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What I’m Reading: Free to Learn

Everywhere we go, my five year old son strikes up conversations with strangers. Unvariably, they ask him if he’s in school yet, to which my kid usually replies, “No, I don’t want to go to school. You don’t get to play there.”

The topic of school also comes up a lot among my group of mom friends. Most of us have children who have recently turned five, and we’re beginning to think about how we want our children’s career with education to begin. Public, homeschool, or charter school? Half day or full day? Our choices are beginning to diverge based on our children’s temperaments and our families’ needs. Yet there’s one thing we all agree on: we want our children to begin their experience with education in an environment that will foster curiosity, not quell it. We want our children to be free to be children, not expected to be tiny adults. We hope for our children to love learning, not resent it.

This process has challenged me to consider my own values and what I think my son most needs from an educational experience at the tender age of five. I felt like I needed more information, so naturally I turned to a good book.

What I’m Reading

After hearing rave reviews for months, I finally read Free to Learn written by research psychologist Dr. Peter Gray. Dr. Gray explores the history of how children have learned, stretching all the way back to the days of our hunter-gatherer ancestors. He discusses how children in hunter-gatherer societies manage to learn everything they need to know to become contributing members of their group without a single day in a classroom. He also explains how organized education came to be what it is today as a way for countries to dictate what children could learn in an effort to sculpt ideal citizens. He describes how agriculture and the industrial revolution fundamentally changed how we perceived children and their roles in society.

From this basis of understand, Dr. Gray creates a compelling argument for reclaiming the true purpose of childhood for the good of our children. He discusses alternatives to what we now consider traditional education in favor of what we once knew about children: they learn through play and by being given the freedom to direct their own learning.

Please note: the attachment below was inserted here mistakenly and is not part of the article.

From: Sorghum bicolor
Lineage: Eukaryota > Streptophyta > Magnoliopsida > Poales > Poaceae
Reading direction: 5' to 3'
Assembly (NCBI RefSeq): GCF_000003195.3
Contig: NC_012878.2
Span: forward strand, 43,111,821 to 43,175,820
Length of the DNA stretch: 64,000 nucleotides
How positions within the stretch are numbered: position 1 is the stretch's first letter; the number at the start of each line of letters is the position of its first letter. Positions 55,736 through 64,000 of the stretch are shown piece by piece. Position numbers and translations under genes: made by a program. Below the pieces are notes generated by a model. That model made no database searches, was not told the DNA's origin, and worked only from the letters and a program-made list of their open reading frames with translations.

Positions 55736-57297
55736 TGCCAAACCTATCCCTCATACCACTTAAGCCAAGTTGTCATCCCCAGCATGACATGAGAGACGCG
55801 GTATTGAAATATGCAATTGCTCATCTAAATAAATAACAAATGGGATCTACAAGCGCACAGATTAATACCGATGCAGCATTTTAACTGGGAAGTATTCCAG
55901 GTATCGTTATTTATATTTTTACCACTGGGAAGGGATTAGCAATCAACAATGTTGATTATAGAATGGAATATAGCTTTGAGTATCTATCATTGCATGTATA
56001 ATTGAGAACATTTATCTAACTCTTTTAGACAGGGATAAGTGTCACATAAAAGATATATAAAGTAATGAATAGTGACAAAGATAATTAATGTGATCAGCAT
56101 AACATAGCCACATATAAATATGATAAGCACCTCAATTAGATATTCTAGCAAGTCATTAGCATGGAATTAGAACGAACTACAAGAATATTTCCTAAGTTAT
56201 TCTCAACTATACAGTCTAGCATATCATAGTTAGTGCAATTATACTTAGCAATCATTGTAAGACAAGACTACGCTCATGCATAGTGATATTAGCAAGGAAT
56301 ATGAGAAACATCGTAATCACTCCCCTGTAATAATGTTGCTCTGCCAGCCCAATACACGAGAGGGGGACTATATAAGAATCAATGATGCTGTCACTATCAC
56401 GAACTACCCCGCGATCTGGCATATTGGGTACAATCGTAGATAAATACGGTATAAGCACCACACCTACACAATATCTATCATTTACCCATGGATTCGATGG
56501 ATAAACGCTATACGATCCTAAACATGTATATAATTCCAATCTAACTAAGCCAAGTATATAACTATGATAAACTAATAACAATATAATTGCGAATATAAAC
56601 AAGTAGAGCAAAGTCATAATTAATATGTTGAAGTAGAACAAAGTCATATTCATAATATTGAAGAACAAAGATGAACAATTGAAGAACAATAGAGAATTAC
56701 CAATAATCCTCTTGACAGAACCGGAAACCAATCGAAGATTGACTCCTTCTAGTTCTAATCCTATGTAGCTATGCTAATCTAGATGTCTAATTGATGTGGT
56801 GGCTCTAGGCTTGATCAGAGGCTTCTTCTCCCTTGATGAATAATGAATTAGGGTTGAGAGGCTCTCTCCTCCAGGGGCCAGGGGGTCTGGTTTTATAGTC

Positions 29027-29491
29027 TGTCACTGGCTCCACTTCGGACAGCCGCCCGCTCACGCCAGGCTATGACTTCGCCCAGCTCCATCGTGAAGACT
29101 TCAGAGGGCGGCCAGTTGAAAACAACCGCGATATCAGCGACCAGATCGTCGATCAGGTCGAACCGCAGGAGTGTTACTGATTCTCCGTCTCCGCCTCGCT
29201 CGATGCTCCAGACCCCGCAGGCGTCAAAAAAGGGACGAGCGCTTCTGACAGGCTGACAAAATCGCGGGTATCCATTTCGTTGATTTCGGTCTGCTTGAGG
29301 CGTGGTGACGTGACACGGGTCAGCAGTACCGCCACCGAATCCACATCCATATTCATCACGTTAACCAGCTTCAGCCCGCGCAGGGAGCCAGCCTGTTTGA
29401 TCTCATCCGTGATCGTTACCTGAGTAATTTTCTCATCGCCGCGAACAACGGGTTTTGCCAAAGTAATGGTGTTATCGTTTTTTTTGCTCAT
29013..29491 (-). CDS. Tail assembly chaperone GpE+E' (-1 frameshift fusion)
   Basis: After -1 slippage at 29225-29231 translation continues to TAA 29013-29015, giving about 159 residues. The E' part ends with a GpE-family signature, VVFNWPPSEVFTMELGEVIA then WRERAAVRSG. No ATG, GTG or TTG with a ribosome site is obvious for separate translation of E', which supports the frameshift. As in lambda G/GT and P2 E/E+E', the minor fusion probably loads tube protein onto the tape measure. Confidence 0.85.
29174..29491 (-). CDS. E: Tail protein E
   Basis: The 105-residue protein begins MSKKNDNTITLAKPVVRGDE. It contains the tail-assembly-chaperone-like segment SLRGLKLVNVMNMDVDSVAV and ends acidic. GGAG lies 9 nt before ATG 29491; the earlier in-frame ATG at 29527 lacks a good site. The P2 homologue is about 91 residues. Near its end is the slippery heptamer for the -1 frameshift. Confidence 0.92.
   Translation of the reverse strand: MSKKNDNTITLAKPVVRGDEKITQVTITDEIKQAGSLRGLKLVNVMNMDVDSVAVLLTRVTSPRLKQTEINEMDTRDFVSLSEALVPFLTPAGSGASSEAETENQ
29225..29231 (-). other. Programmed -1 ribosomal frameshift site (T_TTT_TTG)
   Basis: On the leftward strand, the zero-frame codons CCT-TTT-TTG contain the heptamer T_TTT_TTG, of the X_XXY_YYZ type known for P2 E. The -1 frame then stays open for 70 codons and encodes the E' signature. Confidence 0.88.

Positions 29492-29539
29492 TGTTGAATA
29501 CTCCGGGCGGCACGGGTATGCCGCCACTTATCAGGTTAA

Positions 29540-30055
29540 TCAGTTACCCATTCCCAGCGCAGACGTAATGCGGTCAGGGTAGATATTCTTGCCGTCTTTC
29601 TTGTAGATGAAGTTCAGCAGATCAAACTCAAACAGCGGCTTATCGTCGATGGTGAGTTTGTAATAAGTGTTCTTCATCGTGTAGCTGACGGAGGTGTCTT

Key Quotes

“One of the tragedies of our system of schooling is that it teaches students that life is a series of hoops that one must get through, by one means or another, and that success lies in others’ judgments rather than in real, self-satisfying accomplishments” (Page 75).

“It is wrong to think that somehow we can reform the world for the future by controlling children’s play and controlling what they learn. If we want to reform the world, we have to reform the world; children will follow suit” (Page 169).

“Trustful parents enjoy their kids; they don’t think of them as their ‘project’” (Page 222).

Top Takeaways

  1. How we view education in childhood has changed drastically with shifts in culture, and the advent of organized schooling had more to do with the goals of a given country than the needs of its children.
  2. Parents should feel empowered to choose the educational route that is best for their families and trust that their children will indeed learn what they need to know.
  3. The importance of play in childhood simply cannot be overstated.

I do wish Dr. Gray would have more thoroughly addressed the constraints to choosing educational alternatives that many families face, but that may not have been within the scope of this book.

Also, I have to say I was taken aback by Dr. Gray’s description of his son’s entirely independent trip to Europe at age 13. While I’m inspired by this book, my kid isn’t traveling internationally by himself before his voice has changed.

Target Audience

If you’re interested in the history of compulsory education or want to know more about the vital role of play in childhood, you will love this book. It may challenge your beliefs about education, but you will likely be grateful for the knowledge it will impart.

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